He knows such pulpit pleading could endanger his church's tax-exempt status by violating IRS rules for a 501(c)(3) charitable organization. A charity can take a position on policy issues but cannot act "on behalf of (or in opposition to) any candidate for public office." To cross that line puts the $7 million mega-church's tax break at risk.
Even so, Garlow not only intends to break the rules, he also plans to spend the next four months recruiting other pastors to do the same as part of Pulpit Freedom Sunday. On that day each year since 2008, ministers intentionally try to provoke the IRS. Some even send DVD recordings of their sermons to the agency.
Last year, 539 pastors participated. This year organizers expect far more. Participants want to force the matter to court as a freedom of speech and religion issue.
Dad won't face charges in beating death of alleged child molester (20 June 2012)
SHINER, Texas -- Hearing his 5-year-old daughter crying from behind a barn, a father ran and discovered the unthinkable: A man molesting her. The father pulled the man off his daughter, authorities say, and started pummeling him to death with his fists.
With his daughter finally safe, the father frantically called 911, begging a dispatcher to find his rural ranch and send an ambulance.
"Come on! This guy is going to die on me!" the man is heard screaming on the 911 call. "I don't know what to do!"
A recording of the tape was played during a news conference Tuesday where the Lavaca County district attorney and sheriff announced that the father will not face charges.
Senate rejects GOP bid to lift EPA coal plant regulations (20 June 2012)
Picking an election-year fight over the wisdom of instituting new environmental regulations in a weak economy, Republicans argued that the rules would force older power plants to close, putting people out of work, and would drive up the cost of electricity.
Inhofe warned senators that by voting against his measure "you are effectively killing coal in America."
Opponents of the measure said the regulations were needed because of the hundreds of thousands of Americans made ill by toxic chemicals spewed by coal-fired plants.
The Environmental Protection Agency estimates that the rules will prevent 11,000 premature deaths a year.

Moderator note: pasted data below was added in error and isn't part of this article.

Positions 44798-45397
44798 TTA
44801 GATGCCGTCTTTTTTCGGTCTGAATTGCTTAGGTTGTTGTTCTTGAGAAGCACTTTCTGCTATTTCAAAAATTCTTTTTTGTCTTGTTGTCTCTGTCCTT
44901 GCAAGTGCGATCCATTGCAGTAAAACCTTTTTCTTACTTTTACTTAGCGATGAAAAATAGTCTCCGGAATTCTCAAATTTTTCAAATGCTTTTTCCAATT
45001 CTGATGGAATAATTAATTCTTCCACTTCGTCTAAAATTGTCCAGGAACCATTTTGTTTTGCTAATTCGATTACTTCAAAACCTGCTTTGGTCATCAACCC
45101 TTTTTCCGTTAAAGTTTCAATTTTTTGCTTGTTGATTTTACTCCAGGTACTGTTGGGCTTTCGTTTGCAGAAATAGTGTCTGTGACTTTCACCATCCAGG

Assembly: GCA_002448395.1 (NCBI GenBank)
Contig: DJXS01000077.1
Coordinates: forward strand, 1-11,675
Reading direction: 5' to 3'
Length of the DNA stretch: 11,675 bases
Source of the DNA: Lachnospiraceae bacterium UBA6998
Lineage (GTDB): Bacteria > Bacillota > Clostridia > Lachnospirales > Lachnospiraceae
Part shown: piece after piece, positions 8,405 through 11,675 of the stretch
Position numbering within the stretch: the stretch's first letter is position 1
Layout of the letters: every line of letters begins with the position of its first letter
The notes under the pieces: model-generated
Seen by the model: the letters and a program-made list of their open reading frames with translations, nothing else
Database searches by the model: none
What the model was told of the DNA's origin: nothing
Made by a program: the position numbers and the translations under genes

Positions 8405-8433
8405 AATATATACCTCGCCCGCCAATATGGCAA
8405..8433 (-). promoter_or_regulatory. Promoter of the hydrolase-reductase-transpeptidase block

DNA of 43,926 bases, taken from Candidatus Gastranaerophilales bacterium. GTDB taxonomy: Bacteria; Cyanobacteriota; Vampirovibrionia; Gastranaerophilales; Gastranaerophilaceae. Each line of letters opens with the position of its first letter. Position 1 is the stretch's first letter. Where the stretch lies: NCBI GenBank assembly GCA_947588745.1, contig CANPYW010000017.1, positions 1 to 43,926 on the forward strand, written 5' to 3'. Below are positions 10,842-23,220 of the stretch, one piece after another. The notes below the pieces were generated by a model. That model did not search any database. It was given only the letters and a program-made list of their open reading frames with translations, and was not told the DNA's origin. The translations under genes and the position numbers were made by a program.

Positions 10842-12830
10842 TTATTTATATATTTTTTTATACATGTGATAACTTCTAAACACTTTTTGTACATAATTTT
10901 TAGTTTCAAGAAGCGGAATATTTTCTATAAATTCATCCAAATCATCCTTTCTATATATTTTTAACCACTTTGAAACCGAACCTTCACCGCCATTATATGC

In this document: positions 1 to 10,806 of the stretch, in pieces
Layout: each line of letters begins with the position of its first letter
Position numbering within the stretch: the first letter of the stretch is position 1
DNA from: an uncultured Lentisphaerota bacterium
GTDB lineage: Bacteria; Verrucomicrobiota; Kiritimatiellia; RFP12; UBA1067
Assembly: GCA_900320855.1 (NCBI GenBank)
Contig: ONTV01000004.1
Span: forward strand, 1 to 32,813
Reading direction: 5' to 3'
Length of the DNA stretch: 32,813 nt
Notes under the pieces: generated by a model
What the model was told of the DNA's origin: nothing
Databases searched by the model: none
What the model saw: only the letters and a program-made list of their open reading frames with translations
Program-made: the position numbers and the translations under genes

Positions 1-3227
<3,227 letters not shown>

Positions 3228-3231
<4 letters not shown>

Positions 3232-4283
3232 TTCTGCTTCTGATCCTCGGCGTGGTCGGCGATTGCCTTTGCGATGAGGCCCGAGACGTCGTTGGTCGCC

Environmental groups praised the regulations when they were announced in December as a historic step that was more than two decades in the making.
Congress ordered the EPA to regulate the chemicals as part of the 1990 Clean Air Act, but delays and aGeorge W. Bushadministration U-turn meant mercury and other toxic chemicals from coal plants were not controlled until the rules were announced last year.
Apps for Apes mentally challenges Houston Zoo chimps (21 June 2012)
It's early morning, and the chimpanzees are gearing up for another day at the Houston Zoo. They munch a breakfast of raw cabbage, scamper, skirmish, joust with rope swings and pause to peer through a window into the near-empty visitor's center.
In a small cage a few feet away, a strange new dawn is breaking.
There, Willie, his face inches from the glowing screen of an Apple iPad, is engrossed in the gyrations of an animated goldfish. He taps the screen with a hairy finger, and the fish disintegrates.
Expressionless, Willie waits and the game begins again.
A digital revolution is sweeping the ape house, and now its denizens, formerly preoccupied with classic chimpish activities, are turning their attention to computer offerings originally developed for human toddlers.
Google sets out to save dying languages (21 June 2012)
Google has set out to save the world's dying languages.
In an alliance with scholars and linguists, the Internet powerhouse on Wednesday introduced an Endangered Languages Project website where people can find, share, and store information about dialects in danger of disappearing.